Saturday, December 19, 2009

Announcement & Points of View - December 19

Below the announcement is today's Points of View section. The two main topics for today cover financial regulation (primarily banks) and climate change (following the close of the Copenhagen Summit). There are some very good points made for both topics, and as always, it is good to understand varying points of view.

Announcement - Holiday Office Schedule - With Christmas fast approaching, we wanted to detail our holiday office schedule. On Thursday, December 24 and Friday, December 25, Rollins Financial and Rollins & Associates will be closed to celebrate Christmas. Our office will reopen on Monday, December 28 at 8:30.

Our office will also be closed on Friday, January 1 to celebrate New Year's Day. Our office will reopen for 2010 on Monday, January 4 at 8:30.


Not All Banks Are Created Alike - By Robert G. Wilmers - The Wall Street Journal - "Congress is moving rapidly toward new financial-services regulation, focused on limiting the sort of 'systemic risk' said to have helped bring on the current recession. But we are also in a period where there is great concern about the limited availability of credit to fund companies whose growth could bring down the country's persistent high unemployment."

Even Bigger Than Too Big to Fail - The New York Times - "Asserting that it 'is among the strongest banks in the industry,' Citigroup announced on Monday that it would soon repay $20 billion of federal bailout money. This from a bank that has been in the red for most of the past two years, that is expected to limp through 2010 amid a torrent of loan losses, that saw its stock price close after the announcement at a measly $3.70 a share — and that, like other big banks, is still reluctant to lend."

London as a Financial Centre: The Real Windfall - The Economist - "BRITISH AIRWAYS lost £292m ($465m) in the six months to the end of September and its pension fund has a £3.7 billion deficit. Its cabin crew responded by voting to strike over the Christmas period, alienating the millions of customers that pay their wages and fund those pensions. Similarly, London now risks losing its reputation as a hub of international finance, driving away mobile capital and taxpayers at a time when the government’s deficit is above 10% of GDP. There will be no immediate exodus. But the impression that tax policy is now designed to maximise the number of Labour votes rather than the state’s revenue should worry Britons as well as financiers."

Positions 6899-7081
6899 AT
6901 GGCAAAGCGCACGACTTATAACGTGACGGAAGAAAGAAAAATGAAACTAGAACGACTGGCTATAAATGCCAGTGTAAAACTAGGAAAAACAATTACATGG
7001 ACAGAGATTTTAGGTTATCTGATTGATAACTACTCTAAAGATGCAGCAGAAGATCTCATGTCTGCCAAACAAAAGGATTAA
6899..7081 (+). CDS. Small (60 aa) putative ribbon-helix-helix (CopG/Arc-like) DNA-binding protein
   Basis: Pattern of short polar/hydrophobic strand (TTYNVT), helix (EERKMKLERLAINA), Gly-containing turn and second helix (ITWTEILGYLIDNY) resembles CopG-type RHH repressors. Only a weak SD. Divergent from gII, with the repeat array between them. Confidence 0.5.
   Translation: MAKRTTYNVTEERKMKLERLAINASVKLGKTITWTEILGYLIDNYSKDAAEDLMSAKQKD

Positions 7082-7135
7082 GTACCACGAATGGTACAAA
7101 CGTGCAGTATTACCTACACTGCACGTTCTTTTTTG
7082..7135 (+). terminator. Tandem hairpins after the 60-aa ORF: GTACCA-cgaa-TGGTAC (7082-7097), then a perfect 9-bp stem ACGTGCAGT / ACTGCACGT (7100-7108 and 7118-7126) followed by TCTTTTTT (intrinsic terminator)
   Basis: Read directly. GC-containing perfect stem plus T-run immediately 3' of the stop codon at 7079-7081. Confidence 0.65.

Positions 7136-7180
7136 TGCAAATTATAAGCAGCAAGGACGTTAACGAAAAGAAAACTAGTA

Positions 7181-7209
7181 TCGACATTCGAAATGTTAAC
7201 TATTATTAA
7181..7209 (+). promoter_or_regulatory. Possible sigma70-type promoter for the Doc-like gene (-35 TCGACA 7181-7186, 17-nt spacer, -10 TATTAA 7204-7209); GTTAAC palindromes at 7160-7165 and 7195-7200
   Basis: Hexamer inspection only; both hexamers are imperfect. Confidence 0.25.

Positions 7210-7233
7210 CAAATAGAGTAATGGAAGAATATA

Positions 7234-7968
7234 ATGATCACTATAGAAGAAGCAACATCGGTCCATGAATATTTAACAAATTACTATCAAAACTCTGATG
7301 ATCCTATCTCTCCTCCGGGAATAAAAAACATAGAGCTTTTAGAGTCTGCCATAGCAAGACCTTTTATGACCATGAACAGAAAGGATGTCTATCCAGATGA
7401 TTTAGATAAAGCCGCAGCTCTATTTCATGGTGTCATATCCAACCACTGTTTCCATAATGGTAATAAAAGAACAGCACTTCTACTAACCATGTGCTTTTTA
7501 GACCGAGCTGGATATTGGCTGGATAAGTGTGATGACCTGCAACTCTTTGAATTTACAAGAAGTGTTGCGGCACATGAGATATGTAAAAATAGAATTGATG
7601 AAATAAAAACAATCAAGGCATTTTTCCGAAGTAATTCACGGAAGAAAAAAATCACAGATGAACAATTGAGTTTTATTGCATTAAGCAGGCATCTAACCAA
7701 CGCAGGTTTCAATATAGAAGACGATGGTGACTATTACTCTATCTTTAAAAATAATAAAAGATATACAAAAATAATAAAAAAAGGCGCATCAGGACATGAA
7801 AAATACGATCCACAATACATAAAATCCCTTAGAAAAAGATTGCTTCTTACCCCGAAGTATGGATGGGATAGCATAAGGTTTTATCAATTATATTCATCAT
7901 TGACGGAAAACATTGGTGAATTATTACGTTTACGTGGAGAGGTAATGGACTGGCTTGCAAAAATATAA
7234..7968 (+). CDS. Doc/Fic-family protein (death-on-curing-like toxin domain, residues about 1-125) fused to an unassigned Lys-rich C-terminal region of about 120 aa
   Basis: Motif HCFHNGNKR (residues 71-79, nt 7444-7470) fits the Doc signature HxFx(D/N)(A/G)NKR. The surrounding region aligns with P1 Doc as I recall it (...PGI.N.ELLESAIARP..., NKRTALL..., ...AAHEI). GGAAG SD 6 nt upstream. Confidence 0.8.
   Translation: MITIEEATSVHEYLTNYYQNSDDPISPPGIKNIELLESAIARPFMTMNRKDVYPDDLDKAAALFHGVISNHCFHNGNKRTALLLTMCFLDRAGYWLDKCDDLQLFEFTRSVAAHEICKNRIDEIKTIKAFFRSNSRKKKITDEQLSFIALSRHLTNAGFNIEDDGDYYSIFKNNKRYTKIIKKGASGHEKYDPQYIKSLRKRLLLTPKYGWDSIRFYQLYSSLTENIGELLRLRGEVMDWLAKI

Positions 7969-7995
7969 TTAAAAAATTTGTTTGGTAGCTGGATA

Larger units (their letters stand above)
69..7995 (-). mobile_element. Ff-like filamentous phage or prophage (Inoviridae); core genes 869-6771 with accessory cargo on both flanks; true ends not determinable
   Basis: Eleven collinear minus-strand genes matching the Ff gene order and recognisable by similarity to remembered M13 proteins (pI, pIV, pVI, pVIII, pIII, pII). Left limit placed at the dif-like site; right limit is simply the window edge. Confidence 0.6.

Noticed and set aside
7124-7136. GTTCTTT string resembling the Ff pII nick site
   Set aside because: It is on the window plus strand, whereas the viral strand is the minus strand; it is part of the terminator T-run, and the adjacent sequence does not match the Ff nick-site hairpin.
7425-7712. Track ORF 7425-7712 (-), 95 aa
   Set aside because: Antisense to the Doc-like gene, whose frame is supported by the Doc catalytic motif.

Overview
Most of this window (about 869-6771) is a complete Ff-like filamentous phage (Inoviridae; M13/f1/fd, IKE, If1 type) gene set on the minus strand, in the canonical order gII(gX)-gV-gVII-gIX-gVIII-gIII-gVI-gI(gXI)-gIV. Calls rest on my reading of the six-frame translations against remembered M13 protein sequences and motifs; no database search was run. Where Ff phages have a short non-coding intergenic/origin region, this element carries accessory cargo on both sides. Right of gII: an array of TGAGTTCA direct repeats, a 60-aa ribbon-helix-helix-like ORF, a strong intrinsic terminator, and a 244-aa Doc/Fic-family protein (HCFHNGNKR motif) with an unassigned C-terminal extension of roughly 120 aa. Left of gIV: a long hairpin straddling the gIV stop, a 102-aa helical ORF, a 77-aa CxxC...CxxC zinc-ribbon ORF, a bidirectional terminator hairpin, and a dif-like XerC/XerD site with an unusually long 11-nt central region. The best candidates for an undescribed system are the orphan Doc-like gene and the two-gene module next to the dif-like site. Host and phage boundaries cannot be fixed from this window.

Climate Change

Global Warming and an Odd Bull Moose - By Daniel B. Botkin - The Wall Street Journal - "Most of the major forecasting tools used in global-warming research, including the global climate models (known as general circulation models of the atmosphere) and those used to forecast possible ecological effects of global warming, paint a picture of nature more like a Hudson River School still-life than like the moose that kicked at the shore. These forecasting methods assume that nature undisturbed by people is in a steady state, that there is a balance of nature, and that warnings the climate is at a tipping point mean that the system is about to lose its balance. In fact, however, nature has never been constant. It is always changing, and life on Earth has evolved and adapted to those changes."

Goodbye, Copenhagen - By Tobin Harshaw - The New York Times - "Let’s play Double Jeopardy. Presidential Headaches for $2,000, please, Alex.

It was the contentious debate over which Barack Obama declared on Friday, 'The time to talk is over.'

What is the Copenhagen Summit? Of course. But before we get to Final Jeopardy, let me ask a serious question: Wasn’t two weeks of talk exactly what most everyone involved expected from the great environmental get-together? "

Copenhagen's Lesson in Limits - The Wall Street Journal - "Mr. Obama's inexplicable injunction yesterday that 'the time for talk is over' appears to have produced an agreement to continue talking. The previous 12 days of frantic sound and pointless fury showed that there isn't anything approaching an international consensus on carbon control."

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